“Go forth and marvel not,” the angels said.
Those words concluded the miraculous events in the prison in the land of Nephi. Two brothers, Nephi and Lehi, were imprisoned there. Enemies came to the prison to take them, probably to their deaths. But fire from heaven came and surrounded Nephi and Lehi, while their enemies were struck dumb and immobile, and a darkness came to swath them. Then a voice from heaven cried repentance three times, shaking the walls. The enemies managed to recover enough movement to look to Nephi and Lehi. They saw a light around them and cried our for repentance. And then they too were surrounded by pillars of fire and heard a voice saying Peace and angels came and ministered to them.
When I read about it I always know I’ve read an extraordinary thing, one of the Great Passages in the Book of Mormon. It makes me shake my head that the angels said, “Marvel not” at the end of it. Why not marvel?
I can only guess that marveling at these heavenly outbreaks makes us tourists to the supernatural when God wants us to be citizens of it. Marveling must psychologically separate us from miraculous events somehow. I remember something the lovely one said when we were reading through First Nephi. We’d got to that scene in the recovery of the brass plates where Laman and Lemuel decide to call the whole enterprise off and beat their obnoxious younger brother Nephi to boot. They grabbed a rod and started doing it. Then an angel came down and stopped the two of them and promised all the brothers that if they went to Jerusalem one more time the Lord would deliver Laban and his brass plates into their hands. Pretty dramatic. After the angel left Laman and Lemuel immediately started doubting. Was it really possible, they said, that God would deliver the mighty Laban into their hands?
When we read this I said what everyone says at this point, that Laman and Lemuel must have been thick in the head. When angels appear sensible persons start thinking there might be something to all this God stuff. They don’t go around saying, gee, I don’t know if God is really a match for Laban. Laban’s mighty.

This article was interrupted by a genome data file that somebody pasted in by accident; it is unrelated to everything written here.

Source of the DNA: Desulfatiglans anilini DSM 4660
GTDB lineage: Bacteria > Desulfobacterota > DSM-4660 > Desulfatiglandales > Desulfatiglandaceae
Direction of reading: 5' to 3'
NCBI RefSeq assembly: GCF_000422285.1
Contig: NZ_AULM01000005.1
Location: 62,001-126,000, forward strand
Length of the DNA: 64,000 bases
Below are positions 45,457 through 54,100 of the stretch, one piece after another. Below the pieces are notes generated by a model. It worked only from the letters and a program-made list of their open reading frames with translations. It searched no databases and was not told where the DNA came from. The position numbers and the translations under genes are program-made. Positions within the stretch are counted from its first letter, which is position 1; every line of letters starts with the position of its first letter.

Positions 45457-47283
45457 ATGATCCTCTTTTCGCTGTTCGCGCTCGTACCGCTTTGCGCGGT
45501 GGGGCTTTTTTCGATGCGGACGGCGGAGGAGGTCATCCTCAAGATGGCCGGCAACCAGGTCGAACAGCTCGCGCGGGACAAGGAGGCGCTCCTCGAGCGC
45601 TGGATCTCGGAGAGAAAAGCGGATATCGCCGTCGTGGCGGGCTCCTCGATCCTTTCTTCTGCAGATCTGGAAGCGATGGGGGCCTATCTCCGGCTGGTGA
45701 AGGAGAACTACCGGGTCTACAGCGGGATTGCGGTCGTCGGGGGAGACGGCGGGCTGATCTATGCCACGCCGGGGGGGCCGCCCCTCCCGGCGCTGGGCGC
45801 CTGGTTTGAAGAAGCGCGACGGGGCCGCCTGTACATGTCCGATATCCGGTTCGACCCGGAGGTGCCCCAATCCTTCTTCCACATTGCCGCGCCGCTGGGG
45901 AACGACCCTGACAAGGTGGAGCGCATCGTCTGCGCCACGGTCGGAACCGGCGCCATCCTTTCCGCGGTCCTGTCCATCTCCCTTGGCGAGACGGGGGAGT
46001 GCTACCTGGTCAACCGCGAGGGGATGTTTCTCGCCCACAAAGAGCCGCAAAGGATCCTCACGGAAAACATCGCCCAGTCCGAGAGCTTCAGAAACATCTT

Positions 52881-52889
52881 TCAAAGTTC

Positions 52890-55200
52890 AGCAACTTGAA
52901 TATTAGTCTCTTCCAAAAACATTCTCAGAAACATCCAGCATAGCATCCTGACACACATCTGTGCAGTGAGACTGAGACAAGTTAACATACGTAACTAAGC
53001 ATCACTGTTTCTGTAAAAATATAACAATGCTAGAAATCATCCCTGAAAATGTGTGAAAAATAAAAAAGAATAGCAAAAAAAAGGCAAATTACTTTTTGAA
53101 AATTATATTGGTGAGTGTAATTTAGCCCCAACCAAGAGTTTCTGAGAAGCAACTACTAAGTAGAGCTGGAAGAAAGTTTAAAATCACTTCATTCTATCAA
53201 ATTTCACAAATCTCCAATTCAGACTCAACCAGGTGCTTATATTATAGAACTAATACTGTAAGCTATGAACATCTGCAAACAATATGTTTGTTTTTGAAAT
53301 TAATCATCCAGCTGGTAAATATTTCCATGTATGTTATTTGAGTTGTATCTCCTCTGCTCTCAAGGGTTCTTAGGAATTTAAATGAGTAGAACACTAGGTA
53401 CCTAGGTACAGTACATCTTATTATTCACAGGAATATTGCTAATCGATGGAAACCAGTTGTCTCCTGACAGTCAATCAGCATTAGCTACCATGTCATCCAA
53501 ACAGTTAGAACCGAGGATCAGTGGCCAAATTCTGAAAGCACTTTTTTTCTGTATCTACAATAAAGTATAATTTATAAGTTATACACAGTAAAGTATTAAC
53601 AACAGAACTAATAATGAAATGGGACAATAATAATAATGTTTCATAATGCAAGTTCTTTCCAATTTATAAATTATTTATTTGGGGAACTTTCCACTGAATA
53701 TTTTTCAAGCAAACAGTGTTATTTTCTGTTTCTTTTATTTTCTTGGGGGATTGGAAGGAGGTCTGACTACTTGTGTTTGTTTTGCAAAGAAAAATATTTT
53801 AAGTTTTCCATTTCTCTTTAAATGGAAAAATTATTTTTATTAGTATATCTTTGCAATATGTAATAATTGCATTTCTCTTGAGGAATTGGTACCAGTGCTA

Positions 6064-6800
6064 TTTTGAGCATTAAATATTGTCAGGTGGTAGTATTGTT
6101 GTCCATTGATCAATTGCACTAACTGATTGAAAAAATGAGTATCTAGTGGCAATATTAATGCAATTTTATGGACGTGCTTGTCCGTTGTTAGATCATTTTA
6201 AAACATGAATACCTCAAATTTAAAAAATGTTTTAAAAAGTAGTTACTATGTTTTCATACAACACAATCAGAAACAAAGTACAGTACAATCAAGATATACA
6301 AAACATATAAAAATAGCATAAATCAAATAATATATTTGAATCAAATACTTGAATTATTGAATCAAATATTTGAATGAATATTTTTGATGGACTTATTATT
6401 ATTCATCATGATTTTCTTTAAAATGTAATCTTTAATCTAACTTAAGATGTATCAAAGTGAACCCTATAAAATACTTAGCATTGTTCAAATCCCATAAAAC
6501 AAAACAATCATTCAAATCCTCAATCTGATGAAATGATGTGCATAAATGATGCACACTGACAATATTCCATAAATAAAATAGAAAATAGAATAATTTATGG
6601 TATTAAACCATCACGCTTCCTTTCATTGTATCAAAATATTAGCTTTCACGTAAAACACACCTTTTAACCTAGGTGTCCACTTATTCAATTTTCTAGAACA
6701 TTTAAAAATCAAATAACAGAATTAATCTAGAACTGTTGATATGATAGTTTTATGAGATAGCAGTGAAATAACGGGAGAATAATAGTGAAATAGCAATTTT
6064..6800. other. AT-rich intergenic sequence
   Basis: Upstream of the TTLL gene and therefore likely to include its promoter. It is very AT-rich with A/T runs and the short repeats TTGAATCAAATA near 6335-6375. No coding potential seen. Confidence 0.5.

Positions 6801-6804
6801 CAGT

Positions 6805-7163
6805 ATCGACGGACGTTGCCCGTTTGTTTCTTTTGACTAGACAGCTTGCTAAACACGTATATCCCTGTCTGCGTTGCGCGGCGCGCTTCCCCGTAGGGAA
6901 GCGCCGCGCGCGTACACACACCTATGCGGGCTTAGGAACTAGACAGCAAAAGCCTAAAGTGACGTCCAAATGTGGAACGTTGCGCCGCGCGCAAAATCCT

Of course they believed in God’s power, the lovely one said. They weren’t that stupid. They’d seen the angel. They just didn’t understand God at all, so they didn’t trust him.
I thought it over and decided she was right. God just didn’t make sense to Laman and Lemuel. He completely disordered their natural world. He made their father rave in the streets about the end coming near, drove them all out of Jerusalem, made their younger brother their superior, decreed Jerusalem’s destruction though the people in Jereusalem seemed righteous to them, and, oddest thing of all, made an angel appear to them. They couldn’t fit the angel into the basic fabric of their life–instead they resented it as a supernatural intruder, much as others would have gaped and marvelled at it as a supernatural intruder–and so it changed them very little. If only this visit from an angel could have become part of who they were.
Kaimi Wenger’s mentioned sitting in his office feeling like it was all a unreal. I’ve felt the same way about my spiritual experiences. Just this Sunday we fasted a full 24 hours for the first time in a long time, in obedience to Elder Pratt’s suggestion that it would make us very sensitive to the Spirit. It did. We spent Sunday evening positively wallowing in spiritual insight and the presence God. We could hardly contain ourselves. Now, today, Sunday evening already seems like a foreign country. It hardly happened to me at all.
You all are saints. You’ve had spiritual experiences and blessings. Do you remember them? Do you remember them from the inside? Try. They too are real life.